Ferrum Forward’s November Meeting Highlights Phoebe Needles

Phoebe Needles Executive Director Inge Terrill presents different lodging, rental, and community center buildings at Ferrum Forwards November meeting.
Phoebe Needles Executive Director Inge Terrill presents different lodging, rental, and community center buildings at Ferrum Forward’s November meeting.
Kyle Markowitz

Featured speaker Inge Terrill represented the Phoebe Needles Center at Ferrum Forward’s November meeting, last Tuesday.

Phoebe Needles has been around for more than 120 years, but Terrill took over as the executive director, in May, after the retirement of John Heck who was there for 25 years.

“Phoebe Needles started as a church on about an acre and a half of land, and then it grew,” Terrill said.  “Some people donated an additional 50 acres to start a mission school, and that stayed for 40 years. A few years ago, Webb Family donated 17 acres, including their house and a cabin giving us 78 acres.”

After the closing of the mission school, Phoebe Needles became a community center, becoming a place of retreat while also doing mission work.

“What we are best known for now is our youth summer camp programs, which started around 40 years ago,” Terrill said.  “We have two weeks of training for our camp staff, and then we launch into about six or seven weeks of wild and crazy programs.”

Phoebe Needles offers two different kinds of summer camp programs, depending on the child’s age.

The day camp programs are for rising first- through fourth-graders. During the day, campers will learn how to swim, conduct nature studies, and create artwork.

The residential camp is the other program made up rising fifth- through twelfth-graders, and this program is an overnight camp.

“At Phoebe, what I’m hoping to do is bring in some of my passion with science in what we are doing there,” Terrill said.  “I was not a camper growing up. Although I have been on the teacher side of the camps for about 20 years now.”

Terrill’s passion came from her daughters when she moved from North Carolina.

“I came into education when my daughters were little. It was hard for me to take them to a school, drop them off, and walk away,” Terrill said.  “The school they were first enrolled in was Blue Mountain School, and that’s up in Floyd. It was a parent cooperative school at the time, so I got involved with the school immediately, and that launched my joy of working with children.”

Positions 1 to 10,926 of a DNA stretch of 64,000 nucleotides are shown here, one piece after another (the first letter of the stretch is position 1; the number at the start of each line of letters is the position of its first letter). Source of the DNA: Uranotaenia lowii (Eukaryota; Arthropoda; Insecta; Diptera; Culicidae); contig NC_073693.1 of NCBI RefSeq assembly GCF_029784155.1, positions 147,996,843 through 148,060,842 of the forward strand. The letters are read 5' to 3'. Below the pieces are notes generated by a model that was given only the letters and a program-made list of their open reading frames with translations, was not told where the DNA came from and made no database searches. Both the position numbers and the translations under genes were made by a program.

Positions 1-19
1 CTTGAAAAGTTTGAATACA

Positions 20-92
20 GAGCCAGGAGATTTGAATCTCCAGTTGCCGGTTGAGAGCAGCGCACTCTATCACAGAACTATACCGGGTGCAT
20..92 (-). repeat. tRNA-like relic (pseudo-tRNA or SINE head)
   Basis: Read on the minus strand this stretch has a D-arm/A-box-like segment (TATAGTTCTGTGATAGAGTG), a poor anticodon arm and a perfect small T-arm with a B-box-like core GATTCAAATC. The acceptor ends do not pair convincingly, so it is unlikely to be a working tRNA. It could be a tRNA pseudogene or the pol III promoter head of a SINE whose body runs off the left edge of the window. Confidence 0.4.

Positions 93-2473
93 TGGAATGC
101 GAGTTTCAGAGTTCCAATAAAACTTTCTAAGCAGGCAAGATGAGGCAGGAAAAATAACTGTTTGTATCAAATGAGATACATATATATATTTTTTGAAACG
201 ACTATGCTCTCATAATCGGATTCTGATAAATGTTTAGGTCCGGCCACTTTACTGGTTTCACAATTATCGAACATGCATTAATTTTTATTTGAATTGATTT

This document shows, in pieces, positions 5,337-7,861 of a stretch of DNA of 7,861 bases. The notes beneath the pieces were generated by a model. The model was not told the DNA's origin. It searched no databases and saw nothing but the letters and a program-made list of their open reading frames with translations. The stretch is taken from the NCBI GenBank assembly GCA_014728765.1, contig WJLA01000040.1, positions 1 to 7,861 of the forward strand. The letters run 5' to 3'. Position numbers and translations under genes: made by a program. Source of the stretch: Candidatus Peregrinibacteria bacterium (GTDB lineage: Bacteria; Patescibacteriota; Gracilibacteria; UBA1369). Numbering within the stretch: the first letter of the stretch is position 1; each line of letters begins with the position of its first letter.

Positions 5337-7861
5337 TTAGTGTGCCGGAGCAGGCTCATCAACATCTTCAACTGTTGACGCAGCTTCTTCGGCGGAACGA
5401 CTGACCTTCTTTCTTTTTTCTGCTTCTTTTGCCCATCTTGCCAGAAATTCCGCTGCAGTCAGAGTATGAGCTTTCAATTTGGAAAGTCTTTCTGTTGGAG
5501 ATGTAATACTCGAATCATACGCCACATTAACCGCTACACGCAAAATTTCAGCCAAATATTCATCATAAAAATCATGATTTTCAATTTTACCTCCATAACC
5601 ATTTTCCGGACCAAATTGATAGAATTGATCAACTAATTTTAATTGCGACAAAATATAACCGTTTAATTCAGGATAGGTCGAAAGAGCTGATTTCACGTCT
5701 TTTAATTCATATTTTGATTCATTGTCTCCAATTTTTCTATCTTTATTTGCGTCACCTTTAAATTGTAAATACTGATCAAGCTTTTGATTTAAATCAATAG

Currently, Phoebe Needles has job openings available for an assistant cook, camp cook, day camp and residential camp counselors and directors.

“I’m talking with people internationally right now, but I would love for Ferrum College students to be a part of our staff because it is an honor to work with you all,” Terrill said.  “Phoebe Needles would not exist if it weren’t for the community, and I feel like there is a sense of family here, and that’s what I’m hoping to continue.”

Phoebe Needles doesn’t just work with kids.  There are multiple programs for seniors 55 and older.

“We are about service at Phoebe,” Terrill said.  “We want to provide service to the community, whether that’s service as a program or the rental of a facility.”

One senior program is called the Center of Lifelong Learning.

On Dec. 12, a Christmas luncheon will be held for seniors, with Jill Trinka and Juanita Smoot presenting.

“It’s a nice time for people to get together and learn, as well as have fellowship,” Terrill said.

The other program is the Active Seniors program.  This program was an in-person program until the pandemic, and since has stayed online.

“The Active Seniors program meets online three days a week, and it doesn’t cost anything,” Terrill said.  “So, if you know any people who want to exercise in the morning–especially seniors–this is something they can do for free.”

In Ferrum Forward news, the Dec. 12 meeting will be a potluck holiday celebration with ornament making.

Also, the refurbishing of both Ferrum signs entering from either direction was completed with the collaboration of Visit Virginia Blue Ridge, which is non-profit organization. (See the Iron Blade story about the installation here.)

“They (Phoebe Needles) gave us $1,200 for that project, which we were very pleased with,” Ferrum Forward Chair Jennie West said.  “Indigo Signs did all the work and rebuilt the signs. They are now really pretty with a white post, white edging, and lights at night.”

The Holiday Craft Bazaar was Nov. 11, with 33 vendors and more than 300 customers. (The story can be found by clicking here.)

“We originally had 45 vendors registered, but because we don’t charge anything we had some no shows,” Rebecca Saunders said.  “But the 33 vendors is more than we have ever had, and our Saturday markets usually max out at about 100 people, so it’s been getting bigger and better.”

Friends of Ferrum Park held a free trick or treat event for the local children Oct. 21.

“We don’t know exact totals, but in general, there was at least 160 kids plus parents, so we were really impressed,” Saunders said.  “We ran out of candy within the first 20 minutes, and after going to get all the extra candy we had, we gave out about 120 pounds of candy in an hour.”

Following the trick or treat event, Friends of Ferrum Park also held a Haunted Trail Fundraiser on the land in process to be made a community park.

“We ended up selling 179 tickets, which is a phenomenal turnout for it being our first year and minimal advertising,” Saunders said. “I think total, we ended up making around $1,800 for Friends of Ferrum Park.  We had a decent amount of college kids and a lot of community members come out, which we really appreciate.”







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